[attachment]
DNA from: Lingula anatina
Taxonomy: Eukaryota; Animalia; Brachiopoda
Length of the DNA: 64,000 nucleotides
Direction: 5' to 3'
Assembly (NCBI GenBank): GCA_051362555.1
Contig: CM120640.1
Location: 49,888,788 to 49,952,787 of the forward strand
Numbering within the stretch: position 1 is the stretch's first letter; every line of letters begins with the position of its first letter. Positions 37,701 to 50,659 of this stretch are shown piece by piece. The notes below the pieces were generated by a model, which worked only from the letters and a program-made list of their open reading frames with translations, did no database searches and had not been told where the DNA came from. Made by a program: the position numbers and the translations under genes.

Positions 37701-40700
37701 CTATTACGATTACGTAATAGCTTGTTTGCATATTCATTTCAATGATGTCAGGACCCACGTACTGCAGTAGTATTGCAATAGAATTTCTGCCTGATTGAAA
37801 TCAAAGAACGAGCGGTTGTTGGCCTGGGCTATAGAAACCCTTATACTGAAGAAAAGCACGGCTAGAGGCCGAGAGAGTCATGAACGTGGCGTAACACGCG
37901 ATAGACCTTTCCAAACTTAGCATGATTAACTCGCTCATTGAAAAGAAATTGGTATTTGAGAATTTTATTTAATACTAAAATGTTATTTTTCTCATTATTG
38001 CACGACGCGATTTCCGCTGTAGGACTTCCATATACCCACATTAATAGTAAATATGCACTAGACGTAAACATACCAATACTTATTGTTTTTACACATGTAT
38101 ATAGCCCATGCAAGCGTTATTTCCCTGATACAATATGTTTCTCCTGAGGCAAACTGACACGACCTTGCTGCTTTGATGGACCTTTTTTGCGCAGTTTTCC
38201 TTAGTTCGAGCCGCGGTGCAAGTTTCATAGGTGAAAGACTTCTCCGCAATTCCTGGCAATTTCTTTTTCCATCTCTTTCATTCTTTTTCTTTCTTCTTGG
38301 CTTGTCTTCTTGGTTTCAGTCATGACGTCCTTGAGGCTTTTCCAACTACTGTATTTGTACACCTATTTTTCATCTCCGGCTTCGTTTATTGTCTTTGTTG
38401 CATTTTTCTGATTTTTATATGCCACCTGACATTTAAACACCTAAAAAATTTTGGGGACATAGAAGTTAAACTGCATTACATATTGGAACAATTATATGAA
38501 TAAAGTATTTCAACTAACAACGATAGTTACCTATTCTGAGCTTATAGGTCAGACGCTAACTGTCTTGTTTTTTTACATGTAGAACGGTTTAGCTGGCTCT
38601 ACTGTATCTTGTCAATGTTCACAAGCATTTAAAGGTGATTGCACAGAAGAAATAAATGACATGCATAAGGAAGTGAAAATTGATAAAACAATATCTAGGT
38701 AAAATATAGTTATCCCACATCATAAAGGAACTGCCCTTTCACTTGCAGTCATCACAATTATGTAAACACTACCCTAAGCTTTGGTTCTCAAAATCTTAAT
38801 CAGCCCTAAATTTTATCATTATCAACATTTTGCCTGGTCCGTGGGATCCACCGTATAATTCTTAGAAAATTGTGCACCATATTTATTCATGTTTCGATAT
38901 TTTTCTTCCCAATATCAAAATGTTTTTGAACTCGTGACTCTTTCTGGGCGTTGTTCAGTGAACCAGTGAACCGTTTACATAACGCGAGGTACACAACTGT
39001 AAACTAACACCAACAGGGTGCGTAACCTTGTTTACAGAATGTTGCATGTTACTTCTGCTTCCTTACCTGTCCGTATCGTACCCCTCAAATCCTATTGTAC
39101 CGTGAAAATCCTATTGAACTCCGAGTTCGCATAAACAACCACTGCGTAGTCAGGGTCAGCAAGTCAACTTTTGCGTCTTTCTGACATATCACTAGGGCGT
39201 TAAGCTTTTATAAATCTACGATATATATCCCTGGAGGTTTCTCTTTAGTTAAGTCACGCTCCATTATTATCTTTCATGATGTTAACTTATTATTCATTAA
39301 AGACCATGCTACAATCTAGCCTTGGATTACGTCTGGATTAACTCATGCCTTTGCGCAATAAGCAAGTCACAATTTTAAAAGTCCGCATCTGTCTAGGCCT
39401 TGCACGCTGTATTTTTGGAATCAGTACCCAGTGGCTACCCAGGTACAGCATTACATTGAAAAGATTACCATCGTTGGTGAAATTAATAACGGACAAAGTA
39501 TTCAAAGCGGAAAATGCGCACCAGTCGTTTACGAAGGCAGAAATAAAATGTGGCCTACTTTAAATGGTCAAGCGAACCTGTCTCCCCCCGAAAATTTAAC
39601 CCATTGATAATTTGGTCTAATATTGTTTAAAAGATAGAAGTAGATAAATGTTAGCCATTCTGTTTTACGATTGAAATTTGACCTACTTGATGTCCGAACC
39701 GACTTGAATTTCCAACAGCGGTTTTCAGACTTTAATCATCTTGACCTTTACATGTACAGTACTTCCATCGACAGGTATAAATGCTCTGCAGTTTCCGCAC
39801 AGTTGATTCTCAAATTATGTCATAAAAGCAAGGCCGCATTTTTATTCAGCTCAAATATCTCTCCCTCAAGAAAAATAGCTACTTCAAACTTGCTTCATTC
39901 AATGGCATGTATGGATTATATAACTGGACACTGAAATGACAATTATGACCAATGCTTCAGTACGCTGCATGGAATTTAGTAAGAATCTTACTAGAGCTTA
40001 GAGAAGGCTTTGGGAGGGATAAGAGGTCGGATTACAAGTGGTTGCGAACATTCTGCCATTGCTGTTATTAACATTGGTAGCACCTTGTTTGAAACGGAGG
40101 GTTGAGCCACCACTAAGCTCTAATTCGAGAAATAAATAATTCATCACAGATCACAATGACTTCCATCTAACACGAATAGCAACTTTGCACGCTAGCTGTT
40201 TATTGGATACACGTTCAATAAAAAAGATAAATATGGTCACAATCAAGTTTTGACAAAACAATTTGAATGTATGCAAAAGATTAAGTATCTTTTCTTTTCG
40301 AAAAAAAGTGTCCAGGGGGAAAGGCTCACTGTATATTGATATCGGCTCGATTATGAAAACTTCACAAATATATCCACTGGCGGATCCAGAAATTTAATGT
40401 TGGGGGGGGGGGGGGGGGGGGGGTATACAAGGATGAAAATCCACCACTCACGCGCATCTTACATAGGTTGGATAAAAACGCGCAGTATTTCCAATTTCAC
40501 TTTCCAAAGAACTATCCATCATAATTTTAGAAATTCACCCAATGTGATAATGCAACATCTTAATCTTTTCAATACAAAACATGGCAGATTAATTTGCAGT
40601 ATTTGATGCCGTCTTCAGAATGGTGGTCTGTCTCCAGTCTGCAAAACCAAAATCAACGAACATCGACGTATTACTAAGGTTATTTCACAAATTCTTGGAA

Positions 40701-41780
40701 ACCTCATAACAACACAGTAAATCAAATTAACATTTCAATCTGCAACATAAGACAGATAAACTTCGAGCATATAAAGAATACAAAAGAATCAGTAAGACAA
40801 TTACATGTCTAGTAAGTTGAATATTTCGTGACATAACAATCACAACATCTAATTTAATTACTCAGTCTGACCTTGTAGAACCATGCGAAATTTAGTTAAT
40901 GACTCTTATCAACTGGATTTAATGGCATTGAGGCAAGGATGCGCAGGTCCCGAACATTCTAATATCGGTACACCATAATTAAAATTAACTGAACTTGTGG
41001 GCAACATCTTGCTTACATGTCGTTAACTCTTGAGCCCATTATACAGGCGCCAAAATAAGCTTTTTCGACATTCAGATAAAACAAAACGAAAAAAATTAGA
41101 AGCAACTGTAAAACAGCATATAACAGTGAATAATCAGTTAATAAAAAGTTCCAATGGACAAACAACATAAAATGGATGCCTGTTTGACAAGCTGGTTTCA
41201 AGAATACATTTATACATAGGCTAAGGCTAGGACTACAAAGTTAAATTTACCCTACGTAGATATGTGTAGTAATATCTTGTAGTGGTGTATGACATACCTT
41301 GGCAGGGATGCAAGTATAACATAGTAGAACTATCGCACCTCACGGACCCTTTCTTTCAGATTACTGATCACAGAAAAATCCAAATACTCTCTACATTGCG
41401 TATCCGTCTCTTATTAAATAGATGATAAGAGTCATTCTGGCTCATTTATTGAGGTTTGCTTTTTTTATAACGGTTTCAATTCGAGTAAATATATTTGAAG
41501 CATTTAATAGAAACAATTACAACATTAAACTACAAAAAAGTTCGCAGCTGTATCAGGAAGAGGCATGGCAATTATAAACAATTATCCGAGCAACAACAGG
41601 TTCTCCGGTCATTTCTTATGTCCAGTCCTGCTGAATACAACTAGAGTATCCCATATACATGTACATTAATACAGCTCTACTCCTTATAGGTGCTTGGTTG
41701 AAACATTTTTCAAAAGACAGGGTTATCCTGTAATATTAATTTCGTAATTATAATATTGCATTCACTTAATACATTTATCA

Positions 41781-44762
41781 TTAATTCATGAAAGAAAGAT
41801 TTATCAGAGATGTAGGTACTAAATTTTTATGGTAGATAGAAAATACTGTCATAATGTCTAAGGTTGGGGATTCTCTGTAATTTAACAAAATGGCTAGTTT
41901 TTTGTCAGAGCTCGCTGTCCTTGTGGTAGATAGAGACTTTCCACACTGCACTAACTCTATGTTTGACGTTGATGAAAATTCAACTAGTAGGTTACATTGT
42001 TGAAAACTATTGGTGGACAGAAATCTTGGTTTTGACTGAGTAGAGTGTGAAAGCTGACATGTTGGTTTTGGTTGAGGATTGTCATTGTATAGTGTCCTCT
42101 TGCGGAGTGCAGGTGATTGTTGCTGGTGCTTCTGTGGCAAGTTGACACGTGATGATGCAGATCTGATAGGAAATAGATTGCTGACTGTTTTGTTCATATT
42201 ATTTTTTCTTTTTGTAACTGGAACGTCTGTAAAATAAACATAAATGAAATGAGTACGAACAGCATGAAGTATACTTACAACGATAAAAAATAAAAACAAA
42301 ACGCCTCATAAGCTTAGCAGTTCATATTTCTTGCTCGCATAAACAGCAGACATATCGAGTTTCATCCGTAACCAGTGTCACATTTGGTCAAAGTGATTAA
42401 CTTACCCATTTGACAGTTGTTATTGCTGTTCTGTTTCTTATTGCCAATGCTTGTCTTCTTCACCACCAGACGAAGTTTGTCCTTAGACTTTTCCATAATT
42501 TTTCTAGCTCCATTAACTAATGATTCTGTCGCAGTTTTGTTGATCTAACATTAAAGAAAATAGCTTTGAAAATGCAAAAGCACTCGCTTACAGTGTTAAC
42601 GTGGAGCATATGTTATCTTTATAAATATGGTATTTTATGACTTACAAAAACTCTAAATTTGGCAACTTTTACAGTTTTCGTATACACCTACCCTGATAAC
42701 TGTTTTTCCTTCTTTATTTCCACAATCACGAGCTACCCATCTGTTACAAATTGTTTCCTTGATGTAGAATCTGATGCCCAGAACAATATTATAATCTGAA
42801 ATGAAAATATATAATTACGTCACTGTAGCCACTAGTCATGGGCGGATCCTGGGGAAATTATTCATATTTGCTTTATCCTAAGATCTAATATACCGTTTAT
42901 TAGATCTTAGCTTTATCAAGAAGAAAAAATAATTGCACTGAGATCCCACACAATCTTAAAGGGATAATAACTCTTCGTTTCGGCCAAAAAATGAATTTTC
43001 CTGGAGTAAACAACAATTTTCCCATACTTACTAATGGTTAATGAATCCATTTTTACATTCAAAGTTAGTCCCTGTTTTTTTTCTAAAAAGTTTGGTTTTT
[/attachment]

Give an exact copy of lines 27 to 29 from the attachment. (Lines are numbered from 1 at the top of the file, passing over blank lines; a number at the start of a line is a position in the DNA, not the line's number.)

39401 TGCACGCTGTATTTTTGGAATCAGTACCCAGTGGCTACCCAGGTACAGCATTACATTGAAAAGATTACCATCGTTGGTGAAATTAATAACGGACAAAGTA
39501 TTCAAAGCGGAAAATGCGCACCAGTCGTTTACGAAGGCAGAAATAAAATGTGGCCTACTTTAAATGGTCAAGCGAACCTGTCTCCCCCCGAAAATTTAAC
39601 CCATTGATAATTTGGTCTAATATTGTTTAAAAGATAGAAGTAGATAAATGTTAGCCATTCTGTTTTACGATTGAAATTTGACCTACTTGATGTCCGAACC